Throughout the study, those with the gene were 37% less likely to have good odor detection than those without the gene.
At age 65, people with the APOE ε4 variant could detect fewer odors than those without the gene, suggesting that their ability to detect odors had already declined at this age. However, non-carriers, who started with a better ability to detect smells, showed a faster decline after 65 years.
In contrast, in odor identification there was no difference between carriers and non-carriers at 65, but carriers’ ability declined more rapidly, especially from age 75. Cognition showed a similar pattern with faster decline in cognition in those with the APOE ε4 variant.
Although they found no correlation between odor detection and cognition, the researchers’ findings suggest that odor identification and cognition are linked.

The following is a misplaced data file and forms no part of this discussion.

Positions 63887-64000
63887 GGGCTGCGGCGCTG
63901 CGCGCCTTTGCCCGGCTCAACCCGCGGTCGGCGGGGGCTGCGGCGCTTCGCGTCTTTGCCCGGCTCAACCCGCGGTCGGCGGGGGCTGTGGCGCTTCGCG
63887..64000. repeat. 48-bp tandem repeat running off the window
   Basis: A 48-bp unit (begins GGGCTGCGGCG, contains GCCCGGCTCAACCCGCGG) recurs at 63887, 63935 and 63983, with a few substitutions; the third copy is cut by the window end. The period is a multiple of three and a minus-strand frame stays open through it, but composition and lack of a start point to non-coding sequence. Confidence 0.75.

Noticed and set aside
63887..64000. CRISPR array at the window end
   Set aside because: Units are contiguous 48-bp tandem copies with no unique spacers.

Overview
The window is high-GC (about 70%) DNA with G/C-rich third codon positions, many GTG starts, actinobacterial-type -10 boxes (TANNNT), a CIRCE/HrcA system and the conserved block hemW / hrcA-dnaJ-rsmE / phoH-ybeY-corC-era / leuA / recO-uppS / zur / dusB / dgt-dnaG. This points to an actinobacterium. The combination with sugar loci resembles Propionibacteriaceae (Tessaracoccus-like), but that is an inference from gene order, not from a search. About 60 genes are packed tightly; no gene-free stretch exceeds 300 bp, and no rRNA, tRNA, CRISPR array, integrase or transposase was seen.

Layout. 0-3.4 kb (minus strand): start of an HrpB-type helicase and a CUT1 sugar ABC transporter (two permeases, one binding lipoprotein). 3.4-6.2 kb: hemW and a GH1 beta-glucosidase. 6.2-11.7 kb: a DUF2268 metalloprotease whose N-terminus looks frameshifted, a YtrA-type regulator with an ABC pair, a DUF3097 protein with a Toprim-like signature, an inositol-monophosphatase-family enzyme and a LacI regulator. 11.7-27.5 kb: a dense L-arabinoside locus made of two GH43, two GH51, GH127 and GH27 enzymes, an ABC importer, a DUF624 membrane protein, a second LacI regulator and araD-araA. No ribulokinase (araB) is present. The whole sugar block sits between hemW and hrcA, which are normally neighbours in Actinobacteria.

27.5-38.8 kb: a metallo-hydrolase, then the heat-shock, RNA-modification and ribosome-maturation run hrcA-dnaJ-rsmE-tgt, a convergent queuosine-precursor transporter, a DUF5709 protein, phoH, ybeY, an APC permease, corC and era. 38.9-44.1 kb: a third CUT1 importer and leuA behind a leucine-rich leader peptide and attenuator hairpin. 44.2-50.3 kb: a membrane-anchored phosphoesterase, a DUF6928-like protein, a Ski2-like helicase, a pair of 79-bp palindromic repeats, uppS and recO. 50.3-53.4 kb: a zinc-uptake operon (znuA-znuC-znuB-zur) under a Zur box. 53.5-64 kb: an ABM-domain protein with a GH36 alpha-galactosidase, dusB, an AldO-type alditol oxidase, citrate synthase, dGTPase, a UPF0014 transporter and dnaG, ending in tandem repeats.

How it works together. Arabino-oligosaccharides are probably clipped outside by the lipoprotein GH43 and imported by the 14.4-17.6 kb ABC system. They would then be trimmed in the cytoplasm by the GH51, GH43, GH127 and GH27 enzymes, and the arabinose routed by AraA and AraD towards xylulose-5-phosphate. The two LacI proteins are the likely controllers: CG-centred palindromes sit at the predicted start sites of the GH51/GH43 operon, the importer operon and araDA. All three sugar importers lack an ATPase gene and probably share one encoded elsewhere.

Dr. Clark, who was not involved in the investigation, said MNT: “The authors found impairments in olfactory sensitivity in APOE ε4 carriers presented earlier in life (65-69 years) than impairments in odor identification (75-79 years). Furthermore, deficits in olfactory sensitivity preceded cognitive decline in APOE ε4 carriers.”
“This suggests that decreased olfactory sensitivity may be an early marker of future cognitive impairment in APOE ε4 carriers,” she added.
The study found that olfactory sensitivity is impaired before problems with odor identification develop, and that the initial olfactory impairment is independent of cognitive problems.
“Many structures involved in smelling (including the olfactory epithelium and the olfactory bulb) have been shown to express high levels of APOE.“